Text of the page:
Sunshine often dapples the streets of Batesville and a curvy drive down Ramsey Mountain into town is a feast for the eyes. The White River flows along the south edge of town, and the downtown historic district has been rebuilt in recent years.
Batesville, the oldest city in Arkansas, is promoting its outdoorsy and artsy vibe as it prepares to celebrate its 200th anniversary in September.
City alderman and historian Tommy Bryant said Batesville was platted into streets and blocks in 1812, and the first recorded history indicates there was a settlement and tavern at the mouth of Poke Bayou in 1812. Batesville is the third name of the city. It was originally Napoleon, then Poke Creek. It was finally named Batesville in honor of Judge James Woodson Bates, who was the first territorial delegate to Congress.
In conjunction with the celebration of Batesville, Poke Bayou Foundation will also have the Big Fun on the Bayou Festival. The festival was planned for 2020, but because of the pandemic, it was postponed.
Bob Carius, co-chair of the festival administration committee, says the bayou is a major player in the history of Batesville. The bayou feeds into the White River and draws people from all over to float the stream.
“Original settlers set up their camps in 1812 on the peninsula that juts out into the bayou just before it dumps into the White River,” Carius says. “Later, as floods convinced the settlers that the peninsula was not a place to have a city, they moved eastward to what is now our downtown business district.”
These days, the bayou is a great place to canoe, kayak and swim. City council member Brittany Bennett says she counted 98 floaters on the bayou over the course of one weekend last summer.
“It has great potential for attracting not only local citizens but folks from other parts of the state to enjoy its smooth ride and interesting bank life,” Carius says.
So, is it Poke Bayou or Polk Bayou? That is a question many people ask, and there may be a different answer depending on who is asked.
There is a plant growing along the banks of the bayou called poke sallet, which many settlers would eat. It is said that is how the Poke Bayou got its name. However, some historical books and local signs call the stream Polk Bayou.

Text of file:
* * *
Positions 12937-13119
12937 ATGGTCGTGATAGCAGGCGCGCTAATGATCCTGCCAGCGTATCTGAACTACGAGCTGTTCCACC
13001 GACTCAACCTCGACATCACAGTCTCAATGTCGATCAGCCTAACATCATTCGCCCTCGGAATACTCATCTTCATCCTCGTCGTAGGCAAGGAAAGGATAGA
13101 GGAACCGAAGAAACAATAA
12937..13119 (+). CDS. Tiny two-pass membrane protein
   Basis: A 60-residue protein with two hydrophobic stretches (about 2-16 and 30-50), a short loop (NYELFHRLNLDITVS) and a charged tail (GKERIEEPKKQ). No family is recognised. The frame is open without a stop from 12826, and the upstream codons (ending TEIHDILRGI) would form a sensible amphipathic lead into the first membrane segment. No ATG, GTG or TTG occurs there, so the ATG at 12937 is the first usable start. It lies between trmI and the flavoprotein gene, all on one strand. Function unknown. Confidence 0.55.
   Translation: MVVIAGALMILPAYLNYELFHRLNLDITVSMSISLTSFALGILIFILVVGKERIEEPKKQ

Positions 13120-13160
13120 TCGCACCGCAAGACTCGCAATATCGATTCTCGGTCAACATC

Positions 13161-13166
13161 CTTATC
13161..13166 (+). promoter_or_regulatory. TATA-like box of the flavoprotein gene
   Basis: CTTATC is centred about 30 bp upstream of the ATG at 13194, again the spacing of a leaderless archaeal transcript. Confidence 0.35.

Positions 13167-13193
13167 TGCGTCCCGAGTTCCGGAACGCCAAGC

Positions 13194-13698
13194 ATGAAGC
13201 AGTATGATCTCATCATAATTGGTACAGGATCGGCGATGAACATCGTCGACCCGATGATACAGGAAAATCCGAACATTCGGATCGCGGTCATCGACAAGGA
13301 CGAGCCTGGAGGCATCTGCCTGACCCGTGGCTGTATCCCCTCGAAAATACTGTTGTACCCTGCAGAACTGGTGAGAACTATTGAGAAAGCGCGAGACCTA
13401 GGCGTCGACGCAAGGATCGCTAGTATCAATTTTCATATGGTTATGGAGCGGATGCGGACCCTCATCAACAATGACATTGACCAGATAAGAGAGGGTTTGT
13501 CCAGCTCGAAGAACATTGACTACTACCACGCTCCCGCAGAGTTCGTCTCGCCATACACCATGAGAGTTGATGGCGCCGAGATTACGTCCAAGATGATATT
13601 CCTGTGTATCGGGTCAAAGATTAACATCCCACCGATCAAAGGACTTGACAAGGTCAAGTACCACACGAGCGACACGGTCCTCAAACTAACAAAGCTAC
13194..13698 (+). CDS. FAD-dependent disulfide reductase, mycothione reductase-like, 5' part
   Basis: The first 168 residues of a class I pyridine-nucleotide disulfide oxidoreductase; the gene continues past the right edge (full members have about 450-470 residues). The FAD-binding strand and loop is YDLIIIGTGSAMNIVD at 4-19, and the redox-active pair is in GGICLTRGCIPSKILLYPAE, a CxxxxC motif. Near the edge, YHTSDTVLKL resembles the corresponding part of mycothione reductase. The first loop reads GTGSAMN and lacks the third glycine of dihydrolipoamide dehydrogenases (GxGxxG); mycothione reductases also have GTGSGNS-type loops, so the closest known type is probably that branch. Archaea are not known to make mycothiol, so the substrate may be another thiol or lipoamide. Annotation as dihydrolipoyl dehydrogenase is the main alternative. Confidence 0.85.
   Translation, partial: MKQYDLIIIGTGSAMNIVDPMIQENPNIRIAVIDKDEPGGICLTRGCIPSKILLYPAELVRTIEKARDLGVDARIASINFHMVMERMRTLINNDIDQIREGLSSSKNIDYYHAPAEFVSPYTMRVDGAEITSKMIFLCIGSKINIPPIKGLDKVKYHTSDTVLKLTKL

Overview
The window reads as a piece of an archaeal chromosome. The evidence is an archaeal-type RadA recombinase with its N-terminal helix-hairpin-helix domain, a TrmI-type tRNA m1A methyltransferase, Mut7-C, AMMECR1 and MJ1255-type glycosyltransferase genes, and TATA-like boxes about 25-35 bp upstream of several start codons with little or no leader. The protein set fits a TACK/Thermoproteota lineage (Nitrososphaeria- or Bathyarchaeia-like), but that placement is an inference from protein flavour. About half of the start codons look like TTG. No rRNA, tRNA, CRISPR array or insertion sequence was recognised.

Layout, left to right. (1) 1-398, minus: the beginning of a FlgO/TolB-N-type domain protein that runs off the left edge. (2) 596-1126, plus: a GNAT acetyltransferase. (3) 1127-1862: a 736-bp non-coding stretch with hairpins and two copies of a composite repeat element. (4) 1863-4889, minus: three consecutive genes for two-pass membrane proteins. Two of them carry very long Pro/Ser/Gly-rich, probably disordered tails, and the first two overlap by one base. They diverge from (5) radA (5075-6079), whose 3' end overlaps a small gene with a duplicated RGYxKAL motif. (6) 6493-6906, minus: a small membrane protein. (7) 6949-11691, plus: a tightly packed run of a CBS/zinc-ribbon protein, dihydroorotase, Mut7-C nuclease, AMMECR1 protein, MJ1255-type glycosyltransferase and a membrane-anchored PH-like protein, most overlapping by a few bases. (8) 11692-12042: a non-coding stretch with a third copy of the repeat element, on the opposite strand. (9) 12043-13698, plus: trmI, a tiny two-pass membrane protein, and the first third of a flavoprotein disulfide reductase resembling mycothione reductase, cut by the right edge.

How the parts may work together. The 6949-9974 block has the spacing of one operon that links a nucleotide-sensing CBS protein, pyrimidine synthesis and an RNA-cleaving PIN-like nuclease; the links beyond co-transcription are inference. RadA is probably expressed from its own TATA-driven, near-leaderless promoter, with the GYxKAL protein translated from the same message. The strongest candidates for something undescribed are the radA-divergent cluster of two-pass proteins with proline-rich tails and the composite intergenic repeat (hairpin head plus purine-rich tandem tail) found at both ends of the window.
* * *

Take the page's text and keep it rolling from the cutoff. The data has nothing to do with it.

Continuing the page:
“It is our contention that the stream has always been Poke to those having settled here,” Carius says. “It would appear that some cartographer must have approached a local years ago and asked the name of the stream. The answer was Poke, but in the southern pronunciation, it sounded like Polk and the cartographer obviously didn’t know the existence of the leafy plant that grows nearby.”
Carius thinks it’s Poke, and the new foundation that has been established is the Poke Bayou Foundation.
“My ‘Polk Bayou’ kids book series is based on the history of Batesville,” says Mark Rorie, local author and business owner. Rorie, who lives on the bayou, says in his research, he found a map dated 1888 that spelled it Polk Bayou.
“I’ve seen it spelled Poke Bayou, and recently I ran across Polk Cemetery up near Mountain View, close to where Polk Bayou starts,” Rorie continues. “Was it named after a local plant, or a family name? Or after President James K. Polk when the first U.S Post Office appeared here? I really don’t know.”
Bryant also says he believes the Batesville Post Office is the oldest operating post office in the state.
“In the very early years, the U.S. Government moved the Federal Land Office from Northeast Arkansas to Batesville, resulting in Batesville becoming the center of governmental operations,” Bryant says. “This was decades before Arkansas became a state in 1836.”
The early settlers of Batesville were educated people, such as doctors, lawyers, and clergymen.
“In 1871 when the University of Arkansas was authorized, Batesville and Fayetteville were in a bidding war for the location of the UofA,” Bryant says. “After losing out to Fayetteville, the Presbyterian leadership in Batesville established Arkansas College, now known as Lyon College.”
In 1959, the Arkansas legislature passed the Act 9 Bond Law, which resulted in considerable development to most cities in Arkansas, including Batesville.
Because of the significance of the bayou to the history of Batesville, it made sense to combine the two celebrations into one big one. Carius says this has also led to many more events being planned. There will be several water activities, including canoe rentals and demonstrations on how one enters a kayak or canoe into the water. A Game and Fish rescue boat will be on the scene for water races. Saturday will be a full day of foot races, water races, music, food, and craft vendors.
There will also be a time capsule buried in Maxfield Park, and Carius says the Big Fun on the Bayou will grow and become the “go to” event in future years.
“The city will continue to attract new homeowners and visitors with the many positive things that have occurred recently,” Carius says. “We are on a roll.”
The Big Fun on the Bayou and the 200th celebration of Batesville will begin around 5 p.m. Sept. 10, and begin again around 7:30 a.m. Sept. 11. For more information and a schedule of events, visit mainstreetbatesville.com.